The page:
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Fort Lauderdale couple who survived 28 days stranded at sea share ordeal – WSVN 7News | Miami News, Weather, Sports

FORT LAUDERDALE, FLA. (WSVN) – A South Florida couple is sharing their survival story after their dream voyage in the Caribbean Sea took an unexpected turn, leaving them stranded at sea for nearly a month and sailing into one problem after another.

Sven Karrlson is a seasoned captain who has been sailing his whole life. Back in December, he decided to take his girlfriend, Marty Widrick, on her first sailing trip, from Fort Lauderdale to St. Barts.

Karrlson showed 7News their initial trajectory on a digital map display.

“We started here in Fort Lauderdale, and we went down here, and here is the second night. We are here, we hit the storm right here,” he said. “All of a sudden, the wind is really picking up, so I said, ‘We’d better take in some sails.”

When the front sail jammed, they were in 35 to 40-foot waves.

“I just suddenly had the thought, ‘If he goes overboard, not only is he going to die, I’m going to die,’” said Widrick.

The couple waited for better weather, but with a jammed and now shredded sail, they decided to head to Cuba.

Then Cuban officials showed up.

“They said, ‘No, you have to leave,’ so they said, ‘Follow us,’ and almost right away, they led us to a spot, they ran us aground,” said Widrick.

The couple said they lost all their instrumentation soon after.

“We’re coming to a line, and [I said], ‘I cannot see the boat anymore,’” said Karrlson. “I don’t know what happened.”

After three days, the couple said, they were finally able to get out of Cuba, just using the wind, and that’s when they decided to head toward Haiti, sailing around the clock.

When that didn’t work, they decided to just head back to Fort Lauderdale. By this time, they had been stranded at sea several weeks.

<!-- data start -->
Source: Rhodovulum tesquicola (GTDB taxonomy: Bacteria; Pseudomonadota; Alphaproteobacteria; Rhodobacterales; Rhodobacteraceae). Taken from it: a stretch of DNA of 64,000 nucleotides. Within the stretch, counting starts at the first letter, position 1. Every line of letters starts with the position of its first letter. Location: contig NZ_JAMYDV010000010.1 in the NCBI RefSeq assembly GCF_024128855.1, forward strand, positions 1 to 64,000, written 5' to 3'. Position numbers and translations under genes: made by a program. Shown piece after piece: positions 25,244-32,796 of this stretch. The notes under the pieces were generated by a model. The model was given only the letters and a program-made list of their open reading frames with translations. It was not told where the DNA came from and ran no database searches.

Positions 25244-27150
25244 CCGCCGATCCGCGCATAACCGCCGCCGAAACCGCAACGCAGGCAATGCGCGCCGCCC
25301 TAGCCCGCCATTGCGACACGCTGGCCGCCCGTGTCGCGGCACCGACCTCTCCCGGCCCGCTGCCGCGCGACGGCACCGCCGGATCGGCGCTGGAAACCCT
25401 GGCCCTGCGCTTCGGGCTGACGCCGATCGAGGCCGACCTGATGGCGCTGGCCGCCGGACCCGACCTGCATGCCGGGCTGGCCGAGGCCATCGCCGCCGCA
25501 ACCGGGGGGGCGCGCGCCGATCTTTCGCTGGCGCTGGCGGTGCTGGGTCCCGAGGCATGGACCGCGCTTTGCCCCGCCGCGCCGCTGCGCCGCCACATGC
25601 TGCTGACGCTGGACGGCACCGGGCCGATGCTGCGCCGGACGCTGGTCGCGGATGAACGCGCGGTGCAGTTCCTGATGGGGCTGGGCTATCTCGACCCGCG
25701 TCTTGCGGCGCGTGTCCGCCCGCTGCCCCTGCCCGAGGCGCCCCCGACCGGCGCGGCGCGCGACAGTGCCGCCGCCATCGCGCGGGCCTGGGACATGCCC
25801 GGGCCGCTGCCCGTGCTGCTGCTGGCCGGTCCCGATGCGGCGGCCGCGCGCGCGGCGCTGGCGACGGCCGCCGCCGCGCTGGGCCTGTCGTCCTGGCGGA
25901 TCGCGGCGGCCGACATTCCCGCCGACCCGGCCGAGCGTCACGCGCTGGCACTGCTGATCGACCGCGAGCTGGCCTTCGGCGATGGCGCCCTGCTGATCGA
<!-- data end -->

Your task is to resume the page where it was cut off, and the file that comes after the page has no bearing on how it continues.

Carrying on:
The U.S. Coast Guard was already searching for them when they landed in Matthew Town, Bahamas.

“Well, immigration and customs came and said, ‘You have to leave. You haven’t had the COVID test,” said Widrick.

No sails, no fuel, no radio and no COVID test. They were running short on supplies.

Then their engine stopped working.

But the couple said the worst was just beyond the horizon.

“Then, all of a sudden, a waterspout hit the boat,” said Widrick.

“This is at 1 o’clock in the morning,” said Karrlson.

“Hit the boat. Next thing you know, we are going [around in circles],” said Widrick.

“It’s 100-miles-an-hour winds plus,” said Karrlson.

“Next thing I know, I hear this noise, and I look over my shoulder, and there is a wave right at the corner of the boat, so high, I can’t even see the top of it,” said Widrick, “and I’m thinking, ‘I’m going to die right here!’”

Karrlson, cool, calm and collected, was able to steer them to safety.

Twenty-eight days later, the couple arrived back to Fort Lauderdale.

The couple said their next sailing adventure will take them to Europe

“I figure, now I’ve been through just about everything, so I think anything is easier at this point,” said Widrick.

The couple made sure to point out they still love each other, even after 28 days out at sea in close quarters.

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